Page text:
New York: Eighteenth District|
Rep. Nita Lowey (D)
Last Updated July 14, 2003
The great granite ridges that form the spine of Manhattan and the Bronx move north into lower Westchester County, the thin peninsula of land between Long Island Sound and the Hudson River. This was active territory from early on. Washington Irving, the first fully professional writer in America, has his headless horseman chase schoolmaster Ichabod Crane through Sleepy Hollow, a fictionalized version of Tarrytown, on the east bank of the Hudson. Revolutionary War battles were fought here, and figures like John Peter Zenger, Alexander Hamilton and John Jay lived here. Blessed with some of America's loveliest scenery, and easily accessible to Manhattan by train since the mid-19th century, this became some of America's first suburban terrain, with grand estates built by great millionaires--Jay Gould's Gothic revival Lyndhurst and John D. Rockefeller's spectacular Kykuit, with villages for retainers clustered around the railroad stations. Today, Westchester still looks suburban, perhaps more than ever now that it has a nice patina of age. It has little commuter railroad stations across from faux Tudor drugstores, soda fountains and cobblestone post offices; it also has shopping malls and gallerias and plenty of corporate headquarters, from IBM and Texaco to PepsiCo and Reader's Digest (as well as corporate watchdogs: Consumer Reports magazine is based in Yonkers). Intensive development slows down north of White Plains, for just to the north Westchester is crossed by the first of several mountain ridges--the closest the Appalachians come to the ocean. The county does have its share of homeless people and racial ghettos, and it has seedier neighborhoods if not slums. But in recent years, the greatest anxiety here has been caused by corporate restructuring and downsizing at once invincible companies like IBM--trends that have disproportionately affected the Fortune 500 managers that reside here.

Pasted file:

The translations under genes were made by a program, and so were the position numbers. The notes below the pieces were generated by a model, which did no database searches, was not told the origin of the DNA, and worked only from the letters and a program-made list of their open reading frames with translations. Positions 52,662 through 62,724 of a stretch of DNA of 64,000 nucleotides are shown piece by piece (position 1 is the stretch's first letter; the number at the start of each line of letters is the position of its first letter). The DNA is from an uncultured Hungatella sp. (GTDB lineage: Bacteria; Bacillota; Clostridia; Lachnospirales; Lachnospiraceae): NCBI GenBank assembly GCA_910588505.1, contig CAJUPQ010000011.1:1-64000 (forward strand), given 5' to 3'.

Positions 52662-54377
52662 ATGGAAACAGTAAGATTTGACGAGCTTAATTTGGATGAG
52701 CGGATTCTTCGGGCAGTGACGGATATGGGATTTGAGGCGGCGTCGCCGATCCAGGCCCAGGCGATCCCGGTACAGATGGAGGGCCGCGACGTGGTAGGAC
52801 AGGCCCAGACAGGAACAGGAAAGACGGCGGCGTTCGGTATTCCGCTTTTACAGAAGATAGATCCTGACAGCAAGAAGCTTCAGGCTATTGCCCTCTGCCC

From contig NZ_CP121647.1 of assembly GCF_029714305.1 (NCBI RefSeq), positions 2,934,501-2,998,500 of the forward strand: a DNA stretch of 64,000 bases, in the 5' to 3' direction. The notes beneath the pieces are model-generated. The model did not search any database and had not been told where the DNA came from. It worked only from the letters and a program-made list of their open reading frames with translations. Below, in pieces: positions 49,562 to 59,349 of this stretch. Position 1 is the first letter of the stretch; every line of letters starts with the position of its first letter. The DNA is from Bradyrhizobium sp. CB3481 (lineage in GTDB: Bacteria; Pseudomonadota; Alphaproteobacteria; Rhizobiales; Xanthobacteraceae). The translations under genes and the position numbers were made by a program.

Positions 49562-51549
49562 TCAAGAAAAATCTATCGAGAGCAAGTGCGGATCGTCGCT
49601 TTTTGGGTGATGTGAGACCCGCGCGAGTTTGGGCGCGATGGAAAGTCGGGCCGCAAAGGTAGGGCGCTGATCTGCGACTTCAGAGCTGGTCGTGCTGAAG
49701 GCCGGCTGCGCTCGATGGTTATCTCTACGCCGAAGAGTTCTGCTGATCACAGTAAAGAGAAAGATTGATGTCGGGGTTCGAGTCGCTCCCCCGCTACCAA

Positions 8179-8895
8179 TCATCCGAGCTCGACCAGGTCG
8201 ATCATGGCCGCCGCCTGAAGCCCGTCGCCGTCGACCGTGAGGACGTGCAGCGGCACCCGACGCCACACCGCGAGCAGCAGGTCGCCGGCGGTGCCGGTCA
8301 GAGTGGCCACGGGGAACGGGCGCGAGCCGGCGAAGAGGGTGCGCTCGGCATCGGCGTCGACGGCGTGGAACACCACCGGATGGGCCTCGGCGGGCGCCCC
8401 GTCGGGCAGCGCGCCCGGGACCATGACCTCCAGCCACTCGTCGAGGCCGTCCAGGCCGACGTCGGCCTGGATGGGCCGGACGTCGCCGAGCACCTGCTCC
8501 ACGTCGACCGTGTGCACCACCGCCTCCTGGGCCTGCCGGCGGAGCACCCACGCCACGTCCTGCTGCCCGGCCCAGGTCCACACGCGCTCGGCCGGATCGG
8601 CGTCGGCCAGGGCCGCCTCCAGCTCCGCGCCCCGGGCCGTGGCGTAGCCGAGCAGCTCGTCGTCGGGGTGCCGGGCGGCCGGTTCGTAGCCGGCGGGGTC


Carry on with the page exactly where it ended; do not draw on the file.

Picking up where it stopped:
The 18th Congressional District contains the heart of suburban Westchester County and also crosses over the Hudson River into Rockland County. It includes a host of affluent suburbs, many within easy reach of Grand Central via the Metro North rail lines--Bronxville, Tuckahoe, Eastchester, New Rochelle, Scarsdale, White Plains, Larchmont, Mamaroneck, Rye, Harrison, Armonk and Chappaqua, where Bill and Hillary Rodham Clinton bought a house in 2000. It also includes Haverstraw across the Hudson in Rockland County. It also includes most of the Hudson River towns of Hastings-on-Hudson, Dobbs Ferry, Irvington and Tarrytown to the east. Historically, Westchester was a Republican county, with a successful Republican political machine and an electorate made up of affluent professionals who naturally preferred the party opposed to big city political bosses and labor union leaders. But Westchester today is mostly Democratic. One reason is that Jewish voters, long Democratic, became even more so in the 1990s thanks to the visibility of Christian conservatives in the Republican party. Another reason is that on the cultural issues of greatest import recently, gun control and abortion, affluent suburbanites in America's biggest metropolitan area have been strongly on the liberal side. Still another reason is that Westchester is by no means all-white: the 18th District is 10% black, 16% Hispanic and 5% Asian. George Pataki, who began his political career as mayor of Peekskill in northern Westchester, carried the county by handsome margins in 1998 and 2002. But the county gave strong support to Bill Clinton and Al Gore in 1996 and 2000 and, unlike the Long Island suburbs, voted for Hillary Rodham Clinton in 2000.